The rider on the white horse coincides well with a period of what Gibbon calls a "happy time" for Rome... 5 emperors ruled in this period, which was characterized this way because this was a time of peace for Rome during which the empire was expanding and the economy was booming. The 5 are Nerva, Trajan, Hadrian, Antoninus, and Marcus Aurelius. (96-180 A.D.)  Christianity took great advantage of the break from persecution. The church grew by leaps and bounds throughout the empire. Some would argue that the self-sacrifice of the martyrs under Domitian began the fervor of Christians of that era. The rider, that many characterize as Jesus, does not fit the figure as described. Firstly, Jesus was the lamb that opened the seal, so to have Jesus both opening the seal and being the rider depicted is not likely. Secondly, the crown (Gr. stephanos) in verse 2  was more of a victory wreath or garland, than a kingly crown, as opposed to the crown (Gr. diadem) in 19:12 which most certainly is Jesus, the king of Kings. Verse 2 says a crown was given to Him. Jesus had no need of anyone giving Him the crown. He was always the king of Kings. The white horse was a symbol of victory, familiar to Christians. Titus, when he rode into Jerusalem in 70 A.D., a victorious conqueror, did so in a  chariot pulled by a team of white horses. Roman generals typically expressed their triumphs both in conquered territories and Rome with pomp and ceremony, using white horses. The rider "going out conquering and to conquer" fits well, not a single ruler but 5 emperors presiding over a period of Roman military successes. This period of success was kicked off by Nerva, though he only reigned 2 years, he was a Cretan and the Cretan symbol was the bow. Coincidence? ...maybe, but all this and the following seals mesh well into the historical record.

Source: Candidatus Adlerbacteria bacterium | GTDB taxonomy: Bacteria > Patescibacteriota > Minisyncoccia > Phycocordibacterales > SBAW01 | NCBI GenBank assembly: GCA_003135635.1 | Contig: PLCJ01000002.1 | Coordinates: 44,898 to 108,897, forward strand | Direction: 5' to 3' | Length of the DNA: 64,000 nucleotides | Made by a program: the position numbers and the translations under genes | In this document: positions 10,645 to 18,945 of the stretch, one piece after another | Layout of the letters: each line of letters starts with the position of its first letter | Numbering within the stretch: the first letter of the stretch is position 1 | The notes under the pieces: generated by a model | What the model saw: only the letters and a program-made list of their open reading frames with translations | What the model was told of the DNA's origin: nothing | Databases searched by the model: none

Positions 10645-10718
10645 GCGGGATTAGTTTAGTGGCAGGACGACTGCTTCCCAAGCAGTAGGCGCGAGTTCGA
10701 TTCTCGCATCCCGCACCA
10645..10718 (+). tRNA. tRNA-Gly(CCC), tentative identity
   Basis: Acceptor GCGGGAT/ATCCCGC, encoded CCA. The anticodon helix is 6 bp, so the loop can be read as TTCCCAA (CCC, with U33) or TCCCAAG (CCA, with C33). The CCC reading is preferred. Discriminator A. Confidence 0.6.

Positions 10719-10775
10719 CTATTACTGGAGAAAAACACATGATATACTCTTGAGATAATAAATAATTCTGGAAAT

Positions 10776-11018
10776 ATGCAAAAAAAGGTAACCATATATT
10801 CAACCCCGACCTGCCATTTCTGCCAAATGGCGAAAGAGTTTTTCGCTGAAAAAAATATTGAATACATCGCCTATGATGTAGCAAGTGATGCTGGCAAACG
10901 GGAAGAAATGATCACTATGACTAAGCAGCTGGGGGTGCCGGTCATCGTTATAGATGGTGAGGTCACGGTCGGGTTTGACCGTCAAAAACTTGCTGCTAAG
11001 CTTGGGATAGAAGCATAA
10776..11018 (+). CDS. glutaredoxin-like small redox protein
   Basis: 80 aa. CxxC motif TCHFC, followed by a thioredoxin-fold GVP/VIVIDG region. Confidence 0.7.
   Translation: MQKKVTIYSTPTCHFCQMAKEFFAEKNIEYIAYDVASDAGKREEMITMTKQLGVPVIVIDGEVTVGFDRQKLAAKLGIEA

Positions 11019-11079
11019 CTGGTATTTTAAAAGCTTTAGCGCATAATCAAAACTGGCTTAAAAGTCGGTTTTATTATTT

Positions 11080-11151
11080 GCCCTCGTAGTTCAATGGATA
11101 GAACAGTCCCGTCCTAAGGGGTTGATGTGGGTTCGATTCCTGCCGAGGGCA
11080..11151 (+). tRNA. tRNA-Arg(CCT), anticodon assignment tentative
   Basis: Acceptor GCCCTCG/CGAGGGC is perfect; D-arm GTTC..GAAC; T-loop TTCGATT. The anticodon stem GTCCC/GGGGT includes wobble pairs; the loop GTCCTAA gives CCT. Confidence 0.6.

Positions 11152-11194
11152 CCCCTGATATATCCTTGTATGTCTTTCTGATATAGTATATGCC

The second seal presented the red horse (vs. 4), whose rider had power given to him "to take peace from the earth, and that they should kill one another: and there was given unto him a great sword."  Lucius Verus and Commodus ruled from 161-192. Commodus was murdered by his advisers and this started a string of murders and usurpers of the Roman rulers which lasted 92 years. Hinds says during that period, 32 emperors and 27 pretenders alternately hurled each other from the throne by incessant civil warfare. Gibbons says 30 emperors were murdered during that period. This was a huge contrast to the previous period of prosperity in the empire. The red horse was a fitting symbol of the civil warfare. They certainly took peace from the earth and the empire was brought to disgrace and ruin as they slew one another with the "great sword". 

The third seal seems to describe the result of the red horse period. The black horse with a rider holding a pair of scales is a fitting symbol of a period in which the Roman Empire nearly collapsed under the combined pressures of invasion, civil war, plague, and economic depression. Verse 6 pictures this by the shortages and inflation that comes with such conditions occurring over about a 50 year period (235-285 A.D.) The color black has long been associated with mourning. Jeremiah said, concerning a dearth;  "Judah mourneth, and the gates thereof languish; they are black unto the ground; and the cry of Jerusalem is gone up". The balance represents quantity or justice. In this case, it represents shortages caused by inadequate supply of staple commodities, all the product of internal strife and fighting wars on numerous fronts.